Tuesday, April 30, 2013

Obama condemns indefinite detention (and himself)

US President Barack Obama today condemned the Guantanamo Bay prison camp run by US President Barack Obama, channeling the moral outrage last heard on the 2008 campaign trail.

"The idea that we would still detain forever a group of individuals that have not been tried, that is contrary to who we are, that is contrary to our interests and it has to stop,” the president said during a press conference at the White House.

The rhetoric was bold and progressive. The reality? At least half of 166 never-tried, never-convicted prisoners that reside at Guantanamo Bay are engaged in a hunger strike that is making the president look bad. And so the man with a kill list who is ultimately responsible for them being there – and who's initial plan for closing the prison was simply moving it to Illinois – had to act as if he was deeply troubled by his poor human rights record, like an oil executive shedding tears for Mother Earth after a big spill.

What Obama is banking on is the fact that most people (including his base) aren't terribly detail oriented. The tale liberal Democrats tell themselves, and which the liberal media tells the rest of us, is that the fight over Guantanamo Bay is Obama and a bunch of ACLU lawyers on one side, the forces of fear-mongering, reactionary insanity on the other. The president, it is to be understood, is facing irrational hostility from the Chicken Littles of the right and would like to the do the right thing -- of course he would -- but, you know: Republicans.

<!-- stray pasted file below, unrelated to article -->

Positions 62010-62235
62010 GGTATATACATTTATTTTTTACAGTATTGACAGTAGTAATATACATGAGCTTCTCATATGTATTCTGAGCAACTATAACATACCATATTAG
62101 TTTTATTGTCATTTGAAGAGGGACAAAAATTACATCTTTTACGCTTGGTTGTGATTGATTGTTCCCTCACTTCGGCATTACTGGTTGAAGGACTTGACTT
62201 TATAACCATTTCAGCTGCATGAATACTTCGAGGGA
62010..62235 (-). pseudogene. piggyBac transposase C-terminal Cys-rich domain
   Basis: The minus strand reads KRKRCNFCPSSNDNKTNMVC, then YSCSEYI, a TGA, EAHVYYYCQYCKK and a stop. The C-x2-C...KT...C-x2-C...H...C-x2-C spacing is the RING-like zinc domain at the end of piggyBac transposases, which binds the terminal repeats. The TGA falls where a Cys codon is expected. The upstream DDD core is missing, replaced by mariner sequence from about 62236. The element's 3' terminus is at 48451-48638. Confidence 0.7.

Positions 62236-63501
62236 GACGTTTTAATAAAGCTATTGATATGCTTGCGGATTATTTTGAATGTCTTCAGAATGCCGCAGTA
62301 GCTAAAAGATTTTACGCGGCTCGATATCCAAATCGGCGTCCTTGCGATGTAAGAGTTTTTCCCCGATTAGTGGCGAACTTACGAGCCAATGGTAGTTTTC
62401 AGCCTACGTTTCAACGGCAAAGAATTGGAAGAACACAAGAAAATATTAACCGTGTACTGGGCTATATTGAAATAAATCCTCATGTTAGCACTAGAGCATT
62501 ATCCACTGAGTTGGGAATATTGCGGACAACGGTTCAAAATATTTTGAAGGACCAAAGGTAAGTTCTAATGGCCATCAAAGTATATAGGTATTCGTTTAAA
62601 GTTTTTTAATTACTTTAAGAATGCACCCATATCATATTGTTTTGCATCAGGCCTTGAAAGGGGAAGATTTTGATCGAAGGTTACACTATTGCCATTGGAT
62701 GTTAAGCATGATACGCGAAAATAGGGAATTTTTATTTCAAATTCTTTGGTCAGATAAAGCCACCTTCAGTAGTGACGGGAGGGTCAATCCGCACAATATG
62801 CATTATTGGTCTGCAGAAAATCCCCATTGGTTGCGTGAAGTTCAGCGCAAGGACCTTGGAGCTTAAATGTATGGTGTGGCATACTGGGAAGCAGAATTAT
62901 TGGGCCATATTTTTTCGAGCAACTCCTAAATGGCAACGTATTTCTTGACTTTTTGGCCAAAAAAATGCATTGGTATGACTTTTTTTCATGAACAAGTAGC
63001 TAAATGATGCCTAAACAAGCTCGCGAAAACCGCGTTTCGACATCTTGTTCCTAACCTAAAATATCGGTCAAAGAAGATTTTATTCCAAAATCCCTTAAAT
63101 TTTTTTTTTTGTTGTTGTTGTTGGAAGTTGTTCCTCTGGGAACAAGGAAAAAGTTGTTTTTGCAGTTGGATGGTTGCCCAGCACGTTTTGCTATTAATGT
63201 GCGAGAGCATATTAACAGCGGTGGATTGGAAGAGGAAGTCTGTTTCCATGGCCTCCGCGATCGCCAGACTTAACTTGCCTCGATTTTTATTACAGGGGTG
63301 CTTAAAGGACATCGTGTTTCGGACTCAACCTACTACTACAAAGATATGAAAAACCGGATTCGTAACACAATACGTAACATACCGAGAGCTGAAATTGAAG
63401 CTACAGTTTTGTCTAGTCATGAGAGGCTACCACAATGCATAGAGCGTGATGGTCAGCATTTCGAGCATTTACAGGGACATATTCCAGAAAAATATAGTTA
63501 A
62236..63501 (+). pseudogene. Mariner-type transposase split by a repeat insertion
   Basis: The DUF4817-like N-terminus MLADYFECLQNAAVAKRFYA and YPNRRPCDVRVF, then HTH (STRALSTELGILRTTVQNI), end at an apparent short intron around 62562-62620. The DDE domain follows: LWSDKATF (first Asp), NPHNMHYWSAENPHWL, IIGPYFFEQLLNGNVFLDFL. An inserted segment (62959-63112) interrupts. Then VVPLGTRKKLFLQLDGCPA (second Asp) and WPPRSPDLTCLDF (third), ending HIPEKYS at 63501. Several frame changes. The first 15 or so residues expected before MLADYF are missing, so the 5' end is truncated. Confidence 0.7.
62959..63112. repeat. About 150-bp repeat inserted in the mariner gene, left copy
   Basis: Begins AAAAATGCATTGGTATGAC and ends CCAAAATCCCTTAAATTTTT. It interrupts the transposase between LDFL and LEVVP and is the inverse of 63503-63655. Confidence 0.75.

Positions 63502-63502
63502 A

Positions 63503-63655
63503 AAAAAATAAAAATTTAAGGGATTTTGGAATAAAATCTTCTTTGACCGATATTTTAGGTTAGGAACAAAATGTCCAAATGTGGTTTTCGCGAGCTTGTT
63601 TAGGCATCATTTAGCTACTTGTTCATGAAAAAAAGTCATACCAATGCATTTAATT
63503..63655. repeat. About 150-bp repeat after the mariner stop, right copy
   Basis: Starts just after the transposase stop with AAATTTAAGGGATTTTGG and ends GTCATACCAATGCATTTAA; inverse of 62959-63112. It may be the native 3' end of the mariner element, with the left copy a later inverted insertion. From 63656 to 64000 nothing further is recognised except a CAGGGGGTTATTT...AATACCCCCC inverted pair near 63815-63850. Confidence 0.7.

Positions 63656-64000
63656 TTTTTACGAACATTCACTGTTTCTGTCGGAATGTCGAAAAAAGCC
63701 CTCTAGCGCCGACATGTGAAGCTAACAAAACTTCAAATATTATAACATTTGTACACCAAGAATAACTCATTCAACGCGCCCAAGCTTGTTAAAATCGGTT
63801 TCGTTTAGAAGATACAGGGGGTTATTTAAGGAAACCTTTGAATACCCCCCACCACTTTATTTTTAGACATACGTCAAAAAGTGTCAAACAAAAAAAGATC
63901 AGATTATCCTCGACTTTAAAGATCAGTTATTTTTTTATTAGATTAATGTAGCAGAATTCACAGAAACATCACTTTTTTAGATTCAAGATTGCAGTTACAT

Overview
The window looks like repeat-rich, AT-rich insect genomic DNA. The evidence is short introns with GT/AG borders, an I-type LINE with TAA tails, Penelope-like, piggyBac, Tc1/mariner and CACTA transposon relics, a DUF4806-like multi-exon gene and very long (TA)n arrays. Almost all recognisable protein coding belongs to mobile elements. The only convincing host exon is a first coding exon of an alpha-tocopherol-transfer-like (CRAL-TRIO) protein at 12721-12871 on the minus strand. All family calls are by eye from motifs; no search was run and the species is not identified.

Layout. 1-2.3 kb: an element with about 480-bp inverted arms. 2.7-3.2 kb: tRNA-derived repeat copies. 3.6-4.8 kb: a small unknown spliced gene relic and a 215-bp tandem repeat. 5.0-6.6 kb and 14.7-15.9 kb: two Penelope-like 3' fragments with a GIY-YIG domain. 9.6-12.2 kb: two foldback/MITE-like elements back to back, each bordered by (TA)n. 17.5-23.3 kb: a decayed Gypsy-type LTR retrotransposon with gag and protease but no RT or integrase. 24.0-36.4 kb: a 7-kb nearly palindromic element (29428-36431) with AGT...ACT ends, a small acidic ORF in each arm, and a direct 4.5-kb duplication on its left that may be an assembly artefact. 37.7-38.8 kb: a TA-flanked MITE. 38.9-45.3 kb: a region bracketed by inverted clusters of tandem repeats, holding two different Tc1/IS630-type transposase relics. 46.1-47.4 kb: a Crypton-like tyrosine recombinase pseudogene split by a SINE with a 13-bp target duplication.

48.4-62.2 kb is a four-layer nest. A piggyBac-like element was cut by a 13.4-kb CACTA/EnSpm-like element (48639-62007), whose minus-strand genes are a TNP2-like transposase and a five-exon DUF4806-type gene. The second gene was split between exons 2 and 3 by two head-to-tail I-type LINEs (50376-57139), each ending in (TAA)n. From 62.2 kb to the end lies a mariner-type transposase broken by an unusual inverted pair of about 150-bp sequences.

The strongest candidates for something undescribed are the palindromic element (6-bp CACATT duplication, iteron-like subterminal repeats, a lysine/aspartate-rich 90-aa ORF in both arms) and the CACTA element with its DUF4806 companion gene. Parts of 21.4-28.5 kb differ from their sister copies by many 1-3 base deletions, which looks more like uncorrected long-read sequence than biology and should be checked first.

That narrative, unfortunately, is false. The true story, obfuscated by the president's occasional condemnations of his own human rights record, is that Obama himself signed an executive order creating "a formal system of indefinite detention for those held at the U.S. military prison at Guantanamo Bay." Rather than repudiate the notion of “detain[ing] forever a group of individuals that have not been tried,” Obama (through a task force he commissioned) determined that 48 of the prison camp's detainees were “too dangerous to transfer but not feasible for prosecution.” The evidence against those men would not be admissible even by the weakened standards of a military court – that is, it was probably gained through torture – but rather than release them, as if they were persons endowed with certain inalienable rights, the Obama administration would prefer to lock them away until they die.

The president has even refused to release dozens of Yemeni citizens who have been cleared of all wrongdoing. Obama also signed (and his lawyers later defended in court) a bill that allows for the indefinite detention of US citizens. And let's not forget that kill list, which is based on the idea that it's alright for the president to act as judge, jury and executioner, so long as the unilateral justice is being delivered abroad. So when the president of the United States righteously condemns the idea of imprisoning someone forever without charge or trial, it's important to remember the truth about his record. It's important to remember he is lying.


  1. notimetobebanned5:30 PM


  2. notimetobebanned5:35 PM

    And FTR, they never made it explicity clear that it "only" applies abroad. Between mincing words about whether they're even killing anyone, who they're maybe not killing, and their openness and limitation to undefined reasonable and appropriate actions and circumstances, they didn't even need to promise to citizens inside the homeland that "we don't think we have any right to shoot you from the skies when you're on your way to work on Monday morning, without a trial". Funny how they weaseled out of real clarity on even that question.

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  4. Charles,

    In my book, you are right up there with Glenn Greenwald, Chris Hedges, and William N. Grigg. I have a tremendous amount of respect for you.